“At the end of the day,” she said with a sigh, “I feel like my job is just to love them.”
On a Thursday afternoon in mid-May, 15 people filed into a classroom at Modoc Middle School to hear Tanja Ramming speak about how to earn a bachelor’s degree and teaching credential online.
Ramming, director of Advancing Modoc, a nonprofit that works to increase educational opportunities in the region, said plenty of locals, including paraprofessionals already working in classrooms, would love to become credentialed teachers.
But that requires a bachelor’s degree — a barrier in a county where just 20% of residents 25 and older have one, compared with 35% statewide.
The nearest California public four-year university is Chico State, four hours southwest.
Ramming pitched an online program through the private Reach University. Someone employed at a K-12 school, preschool or day care can earn a bachelor’s degree and teaching credential through night classes, with their jobs counting for credit. Modoc Joint Unified partnered with the university for a state-funded grant — so the program is free for district employees.
“I heard about the shortage, and I’m like — you know what? I’m going to see if they need any extra help,” said Brooklyn Sims, 30, who was born and raised in Modoc County and has children ages 6 and 10. She works as an in-home supportive services provider but recently lost hours.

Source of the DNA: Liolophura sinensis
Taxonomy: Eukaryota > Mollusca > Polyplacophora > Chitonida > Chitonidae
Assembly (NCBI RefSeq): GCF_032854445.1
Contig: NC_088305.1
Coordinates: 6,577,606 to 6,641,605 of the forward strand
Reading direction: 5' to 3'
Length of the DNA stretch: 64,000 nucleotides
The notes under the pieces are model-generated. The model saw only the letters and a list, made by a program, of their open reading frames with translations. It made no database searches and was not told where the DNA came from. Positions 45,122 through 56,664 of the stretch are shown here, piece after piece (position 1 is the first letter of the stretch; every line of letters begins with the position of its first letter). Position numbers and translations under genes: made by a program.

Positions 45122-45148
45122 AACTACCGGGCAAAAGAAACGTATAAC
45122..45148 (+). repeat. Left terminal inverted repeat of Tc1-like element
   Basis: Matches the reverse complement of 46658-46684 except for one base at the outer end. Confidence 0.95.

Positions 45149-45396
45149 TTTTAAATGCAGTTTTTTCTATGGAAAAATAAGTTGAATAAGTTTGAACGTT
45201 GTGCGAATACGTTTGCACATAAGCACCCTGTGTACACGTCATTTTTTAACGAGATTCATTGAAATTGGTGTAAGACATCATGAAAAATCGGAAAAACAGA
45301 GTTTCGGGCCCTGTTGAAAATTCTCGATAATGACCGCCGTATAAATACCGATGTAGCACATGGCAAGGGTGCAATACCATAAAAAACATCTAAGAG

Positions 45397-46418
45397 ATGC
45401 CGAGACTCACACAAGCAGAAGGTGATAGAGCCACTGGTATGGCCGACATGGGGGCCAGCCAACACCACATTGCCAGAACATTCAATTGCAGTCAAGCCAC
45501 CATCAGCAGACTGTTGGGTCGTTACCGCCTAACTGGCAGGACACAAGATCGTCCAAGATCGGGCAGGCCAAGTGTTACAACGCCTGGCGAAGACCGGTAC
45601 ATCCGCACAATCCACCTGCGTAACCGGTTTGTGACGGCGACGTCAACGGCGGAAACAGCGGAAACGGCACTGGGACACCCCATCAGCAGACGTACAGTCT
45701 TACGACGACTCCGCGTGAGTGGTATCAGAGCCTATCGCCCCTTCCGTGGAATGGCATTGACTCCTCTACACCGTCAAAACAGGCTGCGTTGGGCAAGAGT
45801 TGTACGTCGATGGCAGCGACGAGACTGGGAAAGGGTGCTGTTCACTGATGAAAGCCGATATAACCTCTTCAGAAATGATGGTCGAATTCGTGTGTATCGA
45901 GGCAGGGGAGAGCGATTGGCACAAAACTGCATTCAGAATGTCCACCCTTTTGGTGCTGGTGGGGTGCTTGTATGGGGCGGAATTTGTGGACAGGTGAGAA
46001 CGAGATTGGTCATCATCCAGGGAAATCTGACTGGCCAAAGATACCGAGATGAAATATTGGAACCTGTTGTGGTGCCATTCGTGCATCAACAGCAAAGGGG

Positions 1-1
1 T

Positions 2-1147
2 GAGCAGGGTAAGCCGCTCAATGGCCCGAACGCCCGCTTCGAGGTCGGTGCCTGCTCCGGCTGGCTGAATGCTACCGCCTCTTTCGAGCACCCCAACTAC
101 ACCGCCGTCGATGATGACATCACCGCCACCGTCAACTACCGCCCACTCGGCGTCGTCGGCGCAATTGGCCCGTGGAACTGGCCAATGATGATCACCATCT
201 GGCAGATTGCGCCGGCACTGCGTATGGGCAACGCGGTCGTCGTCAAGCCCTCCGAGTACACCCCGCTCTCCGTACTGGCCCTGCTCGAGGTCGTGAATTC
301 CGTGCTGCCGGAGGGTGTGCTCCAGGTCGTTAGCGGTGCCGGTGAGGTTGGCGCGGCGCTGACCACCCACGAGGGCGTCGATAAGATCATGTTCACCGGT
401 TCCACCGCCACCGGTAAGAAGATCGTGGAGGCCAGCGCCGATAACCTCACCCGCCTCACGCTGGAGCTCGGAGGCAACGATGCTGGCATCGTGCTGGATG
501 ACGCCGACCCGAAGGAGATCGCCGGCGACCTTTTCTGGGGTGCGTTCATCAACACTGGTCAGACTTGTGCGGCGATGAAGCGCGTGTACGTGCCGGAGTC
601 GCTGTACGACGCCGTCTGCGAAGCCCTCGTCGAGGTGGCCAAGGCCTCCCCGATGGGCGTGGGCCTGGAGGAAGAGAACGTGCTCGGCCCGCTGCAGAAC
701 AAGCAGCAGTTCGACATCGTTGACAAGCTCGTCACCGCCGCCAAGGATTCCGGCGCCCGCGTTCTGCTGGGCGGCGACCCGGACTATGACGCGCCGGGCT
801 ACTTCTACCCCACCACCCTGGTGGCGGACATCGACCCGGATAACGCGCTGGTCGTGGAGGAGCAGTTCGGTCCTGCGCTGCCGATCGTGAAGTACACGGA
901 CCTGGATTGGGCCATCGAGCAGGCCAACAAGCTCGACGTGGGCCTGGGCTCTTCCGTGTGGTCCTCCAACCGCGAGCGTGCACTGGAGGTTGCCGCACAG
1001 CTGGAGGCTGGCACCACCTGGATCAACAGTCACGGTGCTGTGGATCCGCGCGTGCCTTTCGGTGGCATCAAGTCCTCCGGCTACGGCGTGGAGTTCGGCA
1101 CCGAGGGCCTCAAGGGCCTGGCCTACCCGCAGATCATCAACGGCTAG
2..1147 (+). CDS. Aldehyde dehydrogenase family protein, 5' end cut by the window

“I would probably really like being a TK teacher,” said Sims, who volunteers at the school and whose daughter was in Rulison’s TK class. “I love the littles.”
Dorton also was in the audience.
She started teaching preschool — which does not have the same credentialing requirements as public TK — in 1984. She also managed the local swimming pool for 32 years, teaching lifeguarding and water safety.
She would make more money as a fully credentialed teacher. But she doesn’t have her bachelor’s degree — or much spare time. She is raising her two great-nephews alone.
“I wanted to see what it would take for me to go ahead and teach. Probably at this point in my life, it doesn’t make sense,” she said.
In late May, just before graduation for the Modoc High Class of 2023, O’Malley got some bad news.
One of his new hires — a middle school English teacher from Nevada — had backed out. She said she couldn’t find adequate housing.
O’Malley would add the opening to the ever-growing list.